• 30. INFLUENZA VACCINATIONAnnual vaccination against influenza is recommended forall persons aged 6 months and older, including all adults.Healthy, nonpregnant adults aged less than 50 yearswithout high-risk medical conditions can receive eitherintranasally administered live, attenuated influenzavaccine (FluMist), or inactivated vaccine. Other personsshould receive the inactivated vaccine. Adults aged 65years and older can receive the standard influenzavaccine or the high-dose (Fluzone) influenza vaccine.Additional information about influenza vaccination isavailable at http://www.cdc.gov/vaccines/vpd-vac/flu/default.htm Dr.T.V.Rao MD 30
  • 31. TETANUS, DIPHTHERIA, AND ACELLULAR PERTUSSIS (TD/TDAP) VACCINATIONAdminister a one-time dose of Tdap to adults aged less than 65years who have not received Tdap previously or for whom vaccinestatus is unknown to replace one of the 10-year Td boosters, and assoon as feasible to all 1) postpartum women, 2) close contacts ofinfants younger than age 12 months (e.g., grandparents and child-care providers), and 3) healthcare personnel with direct patientcontact. Adults aged 65 years and older who have not previouslyreceived Tdap and who have close contact with an infant aged lessthan 12 months also should be vaccinated. Other adults aged 65years and older may receive Tdap. Tdap can be administeredregardless of interval since the most recent tetanus or diphtheria-containing vaccine Dr.T.V.Rao MD 31
  • 32. TETANUS, DIPHTHERIA, AND ACELLULAR PERTUSSIS (TD/TDAP) VACCINATIONAdults with uncer tain or incompletehistor y of completing a 3-doseprimar y vaccinati on series with Td-containing vaccines should begin orcomplete a primar y vaccinationseries. For unvaccinated adults,administer the fir st 2 doses at least4 weeks apar t and the third dose 6–1 2 months af ter the second. Ifincompletely vaccinated (i.e., lessthan 3 doses), administer remainingdoses. Substitute a one-time dose ofTdap for one of the doses of Td,either in the primar y series or forthe routine booster, whichevercomes fir st. Dr.T.V.Rao MD 32
  • 33. TETANUS, DIPHTHERIA, AND ACELLULAR PERTUSSIS (TD/TDAP) VACCINATION If a woman is pregnant and received the most recent Td vaccination 10 or more year s previousl y, administer Td during the second or third trimester. If the woman received the most recent Td vaccination less than 10 year s previously, administer Tdap during the immediate postpar tum period. At the clinician’s discretion, Td may be deferred during pregnancy and Tdap substituted in the immediate postpar tum period, or Tdap may be administered instead of Td to a pregnant woman af ter an informed discussion with the woman . T h e AC I P s t a te m e n t f o r r e c o m me n d a t i o n s f o r a d m i ni s te r i n g T d a s p r o p hy la x is i n wound management is available at h t t p : / / w w w. c d c. g ov / va c ci n e s / p u b s / a c ip - list.htm. Dr.T.V.Rao MD 33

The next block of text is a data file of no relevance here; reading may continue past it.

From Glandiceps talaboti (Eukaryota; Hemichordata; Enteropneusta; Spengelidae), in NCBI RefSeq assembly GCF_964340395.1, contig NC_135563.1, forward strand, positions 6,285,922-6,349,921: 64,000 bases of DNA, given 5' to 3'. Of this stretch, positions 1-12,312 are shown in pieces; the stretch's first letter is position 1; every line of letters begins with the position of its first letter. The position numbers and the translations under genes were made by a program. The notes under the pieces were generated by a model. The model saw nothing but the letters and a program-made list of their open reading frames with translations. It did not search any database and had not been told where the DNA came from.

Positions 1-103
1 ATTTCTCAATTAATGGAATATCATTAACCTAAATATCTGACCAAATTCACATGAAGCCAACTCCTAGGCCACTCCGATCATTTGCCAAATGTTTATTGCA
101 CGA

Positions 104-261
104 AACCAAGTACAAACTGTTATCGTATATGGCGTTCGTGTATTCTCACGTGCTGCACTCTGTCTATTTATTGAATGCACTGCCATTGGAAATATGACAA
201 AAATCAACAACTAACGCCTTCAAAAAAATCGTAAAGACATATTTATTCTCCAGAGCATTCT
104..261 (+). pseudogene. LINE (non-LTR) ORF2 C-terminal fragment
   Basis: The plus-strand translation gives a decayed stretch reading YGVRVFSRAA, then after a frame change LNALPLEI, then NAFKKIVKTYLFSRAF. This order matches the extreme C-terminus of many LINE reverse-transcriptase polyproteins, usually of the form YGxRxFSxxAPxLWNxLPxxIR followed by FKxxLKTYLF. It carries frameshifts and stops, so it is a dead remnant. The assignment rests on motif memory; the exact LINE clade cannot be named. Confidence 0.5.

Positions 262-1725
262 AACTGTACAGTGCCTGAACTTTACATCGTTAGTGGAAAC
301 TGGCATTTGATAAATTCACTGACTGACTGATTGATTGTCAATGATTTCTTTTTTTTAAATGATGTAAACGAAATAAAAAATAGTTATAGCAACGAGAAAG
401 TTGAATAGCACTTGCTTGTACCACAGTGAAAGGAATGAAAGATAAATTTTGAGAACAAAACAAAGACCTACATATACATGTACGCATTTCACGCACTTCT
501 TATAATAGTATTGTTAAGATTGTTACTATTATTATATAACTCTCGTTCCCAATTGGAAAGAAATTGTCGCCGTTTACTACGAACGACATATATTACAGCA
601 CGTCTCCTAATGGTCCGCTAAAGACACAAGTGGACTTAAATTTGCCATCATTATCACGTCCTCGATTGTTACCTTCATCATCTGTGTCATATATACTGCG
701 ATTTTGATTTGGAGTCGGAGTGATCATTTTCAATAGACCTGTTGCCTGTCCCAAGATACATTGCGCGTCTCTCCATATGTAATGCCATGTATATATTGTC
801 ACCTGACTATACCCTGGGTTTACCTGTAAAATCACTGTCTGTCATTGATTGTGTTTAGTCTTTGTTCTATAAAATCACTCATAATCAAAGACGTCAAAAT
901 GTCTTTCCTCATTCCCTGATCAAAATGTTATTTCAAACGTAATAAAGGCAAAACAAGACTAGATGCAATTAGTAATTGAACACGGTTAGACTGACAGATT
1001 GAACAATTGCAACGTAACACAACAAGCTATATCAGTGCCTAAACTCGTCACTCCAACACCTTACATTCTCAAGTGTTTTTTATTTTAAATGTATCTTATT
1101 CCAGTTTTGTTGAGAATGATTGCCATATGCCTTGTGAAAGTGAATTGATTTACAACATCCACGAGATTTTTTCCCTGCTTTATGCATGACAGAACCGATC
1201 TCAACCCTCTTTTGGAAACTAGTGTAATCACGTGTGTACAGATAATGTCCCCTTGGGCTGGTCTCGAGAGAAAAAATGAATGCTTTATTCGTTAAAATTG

• 34. VARICELLA VACCINATIONAll adults without evidence of immunity to varicella should receive2 doses of single-antigen varicella vaccine if not previouslyvaccinated or a second dose if they have received only 1 dose,unless they have a medical contraindication. Special considerationshould be given to those who 1) have close contact with persons athigh risk for severe disease (e.g., healthcare personnel and familycontacts of persons with immunocompromising conditions) or 2)are at high risk for exposure or transmission (e.g., teachers; child-care employees; residents and staf f members of institutionalsettings, including correctional institutions; college students;military personnel; adolescents and adults living in households withchildren; nonpregnant women of childbearing age; andinternational travelers). Dr.T.V.Rao MD 34
  • 35. VARICELLA VACCINATIONEvidence of immunity to varicella in adults includes anyof the following: 1) documentation of 2 doses of varicellavaccine at least 4 weeks apart; 2) U.S.-born before 1980(although for healthcare personnel and pregnant women,birth before 1980 should not be considered evidence ofimmunity); 3) history of varicella based on diagnosis orverification of varicella by a healthcare provider (for apatient reporting a history of or having an atypical case, amild case, or both, healthcare providers should seekeither an epidemiologic link with a typical varicella caseor to a laboratory-confirmed case or evidence oflaboratory confirmation, Dr.T.V.Rao MD 35
  • 36. VARICELLA VACCINATION Pregnant women should be assessed for evidence of varicella immunity. Women who do not have evidence of immunity should receive the first dose of varicella vaccine upon completion or termination of pregnancy and before discharge from the healthcare facility. The second dose should be administered 4–8 weeks after the first dose. Dr.T.V.Rao MD 36
  • 37. HEPATITIS A VACCINATIONVaccinate persons with any of the following indications and anyperson seeking protection from hepatitis A virus (HAV) infection:Behavioral:Behavioral Men who have sex with men and persons who useinjection drugs.Occupational: Persons working with HAV-infected primates or withHAV in a research laboratory setting. Medical: Persons with chronic liver disease and persons who receive clotting factor concentrates.Other: Persons traveling to or working in countries that have high orintermediate endemicity of hepatitis Dr.T.V.Rao MD 37